The lengths of stay vary from one night, one month and even two to three years, she said.
Tsakanikas has grown her company from being its sole employee to a team of 21 staff members today.
However, she did not begin from scratch. Tsakanikas already had years of experience in the property and facility management industry. This not only provided her with important knowledge of the industry, but also armed her with a much-needed network of contacts.
She said she started with clear goals in terms of revenue projections, which she tied to overhead. She never took a line of credit or loan, as the company was pretty much self-funding. “Little by little, as revenues grew, then so did my infrastructure and my staff,” she said, noting that she began by hiring part-time employees.
Tsakanikas also saved by putting a certain percentage of incoming payments into a money market account. This was important in case she needed financing from a bank, she explained. “The best time to get credit is when you don’t need it. Keep all your data, your financials, in good shape.”
She also planned for future government work by getting her company’s certifications in such areas as a female-owned company and HubZone, for those operating in economically distressed communities. When she was ready, Tsakanikas and her small team began bidding for government contracts. Her first award was for 25 hotel rooms for a government agency.
Among her clients today include the U.S. National Guard, the U.S. Coast Guard, U.S. Customs and Border Protection and various “disaster response” companies.
For his part, Karel Gómez, bought Draftpros, a telecom, engineering and construction firm more than four years ago, when the company had six employees. Today, the Miami-based firm has 400 employees in 17 cities around the U.S.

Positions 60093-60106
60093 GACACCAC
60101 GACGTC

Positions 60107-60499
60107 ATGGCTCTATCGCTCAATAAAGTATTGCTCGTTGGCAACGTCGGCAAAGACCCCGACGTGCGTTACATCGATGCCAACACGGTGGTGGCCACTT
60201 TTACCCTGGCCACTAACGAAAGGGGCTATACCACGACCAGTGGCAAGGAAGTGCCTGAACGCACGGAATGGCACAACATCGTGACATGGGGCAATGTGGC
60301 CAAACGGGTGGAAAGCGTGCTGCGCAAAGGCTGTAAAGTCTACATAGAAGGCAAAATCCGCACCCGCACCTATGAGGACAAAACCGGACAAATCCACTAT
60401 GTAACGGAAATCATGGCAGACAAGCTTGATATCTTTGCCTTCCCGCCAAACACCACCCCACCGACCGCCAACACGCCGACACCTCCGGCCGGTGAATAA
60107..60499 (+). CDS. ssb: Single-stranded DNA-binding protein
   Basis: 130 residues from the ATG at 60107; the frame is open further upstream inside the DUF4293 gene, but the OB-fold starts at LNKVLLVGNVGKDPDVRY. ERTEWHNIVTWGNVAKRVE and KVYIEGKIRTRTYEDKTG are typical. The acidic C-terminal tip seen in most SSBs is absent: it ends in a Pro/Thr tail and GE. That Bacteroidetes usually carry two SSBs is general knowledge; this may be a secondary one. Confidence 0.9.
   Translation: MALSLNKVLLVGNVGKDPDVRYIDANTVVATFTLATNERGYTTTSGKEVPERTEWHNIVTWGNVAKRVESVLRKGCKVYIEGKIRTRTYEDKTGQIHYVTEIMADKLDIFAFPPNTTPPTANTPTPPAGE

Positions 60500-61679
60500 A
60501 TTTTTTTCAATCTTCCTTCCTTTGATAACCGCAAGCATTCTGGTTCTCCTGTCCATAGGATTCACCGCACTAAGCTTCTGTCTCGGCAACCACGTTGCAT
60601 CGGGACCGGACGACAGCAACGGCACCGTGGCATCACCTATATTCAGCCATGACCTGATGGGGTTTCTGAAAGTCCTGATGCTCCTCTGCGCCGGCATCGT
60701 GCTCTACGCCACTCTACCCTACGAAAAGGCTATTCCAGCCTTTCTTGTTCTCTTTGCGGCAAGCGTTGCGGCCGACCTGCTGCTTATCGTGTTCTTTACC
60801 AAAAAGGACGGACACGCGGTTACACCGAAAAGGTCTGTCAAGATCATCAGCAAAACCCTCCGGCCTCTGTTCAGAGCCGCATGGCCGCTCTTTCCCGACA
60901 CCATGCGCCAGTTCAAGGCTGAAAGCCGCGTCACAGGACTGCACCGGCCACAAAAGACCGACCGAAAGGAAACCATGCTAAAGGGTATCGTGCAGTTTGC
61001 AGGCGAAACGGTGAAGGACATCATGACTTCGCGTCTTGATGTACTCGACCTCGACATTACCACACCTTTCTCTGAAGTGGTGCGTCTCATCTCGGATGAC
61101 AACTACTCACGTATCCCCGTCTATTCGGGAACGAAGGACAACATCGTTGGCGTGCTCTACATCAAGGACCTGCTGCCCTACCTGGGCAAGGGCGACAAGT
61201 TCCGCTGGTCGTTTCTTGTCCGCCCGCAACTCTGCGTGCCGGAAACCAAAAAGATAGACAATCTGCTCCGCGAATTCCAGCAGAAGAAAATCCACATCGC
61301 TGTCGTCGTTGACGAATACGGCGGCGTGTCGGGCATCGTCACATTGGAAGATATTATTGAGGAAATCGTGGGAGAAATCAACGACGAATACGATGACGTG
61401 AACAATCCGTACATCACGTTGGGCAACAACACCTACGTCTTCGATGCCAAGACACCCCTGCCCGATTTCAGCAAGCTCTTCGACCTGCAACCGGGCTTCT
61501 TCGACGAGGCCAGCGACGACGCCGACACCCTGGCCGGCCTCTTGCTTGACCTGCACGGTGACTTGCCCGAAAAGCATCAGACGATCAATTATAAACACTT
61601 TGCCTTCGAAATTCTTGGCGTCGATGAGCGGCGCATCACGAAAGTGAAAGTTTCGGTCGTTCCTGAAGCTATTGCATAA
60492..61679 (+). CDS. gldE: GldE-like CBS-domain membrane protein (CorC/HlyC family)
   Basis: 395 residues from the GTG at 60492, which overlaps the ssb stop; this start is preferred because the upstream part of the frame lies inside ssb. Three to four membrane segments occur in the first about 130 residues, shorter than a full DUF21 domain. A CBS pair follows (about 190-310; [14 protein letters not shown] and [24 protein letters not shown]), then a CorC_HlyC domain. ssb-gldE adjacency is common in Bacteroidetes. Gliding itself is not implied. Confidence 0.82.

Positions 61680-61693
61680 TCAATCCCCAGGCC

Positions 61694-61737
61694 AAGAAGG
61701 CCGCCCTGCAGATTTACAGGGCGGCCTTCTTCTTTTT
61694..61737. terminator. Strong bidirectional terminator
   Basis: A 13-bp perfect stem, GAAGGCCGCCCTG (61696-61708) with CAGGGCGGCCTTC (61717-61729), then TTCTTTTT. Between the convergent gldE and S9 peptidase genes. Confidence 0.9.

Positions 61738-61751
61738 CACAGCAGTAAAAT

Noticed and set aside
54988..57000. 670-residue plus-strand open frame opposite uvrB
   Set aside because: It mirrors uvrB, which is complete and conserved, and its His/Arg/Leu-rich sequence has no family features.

Gómez, who used to be a telephone lineman, said he grew the business by outsourcing the work to various contractors and “removed the fencing” around him by bidding for government contracts outside his immediate area. “Don’t limit yourself to your geographic area. Fight your comfort zone,” he said.
His first contract was a small one, in San Antonio, Texas. Gómez hired a contractor, gave him a financial incentive to do a great job, and the rest is history. “Subcontracting saves on payroll and by paying a high rate, there is an incentive to do well. This is important for your company’s reputation,” he said.
Tsakanikas and Gómez spoke to their fellow business owners during a forum by the U.S. Department of Transportation (DOT) and the Chamber of Commerce (CoC) on federal contracting for small businesses in the area of road and bridge construction.
“The Puerto Rico Highways Authority projects a total investment of $652 million in two years for road construction on the island. Of this amount, $250 million will come from federal funds and the remaining funds from the local government. Knowing how to effectively compete for contracts is something that our entrepreneurs need to understand. This was a great opportunity for our small and midsize businesses to know how, when and where they can access the capital that the DOT has accessible for the reconstruction of our roads,” said José Ledesma Fuentes, president of the Puerto Rico CoC.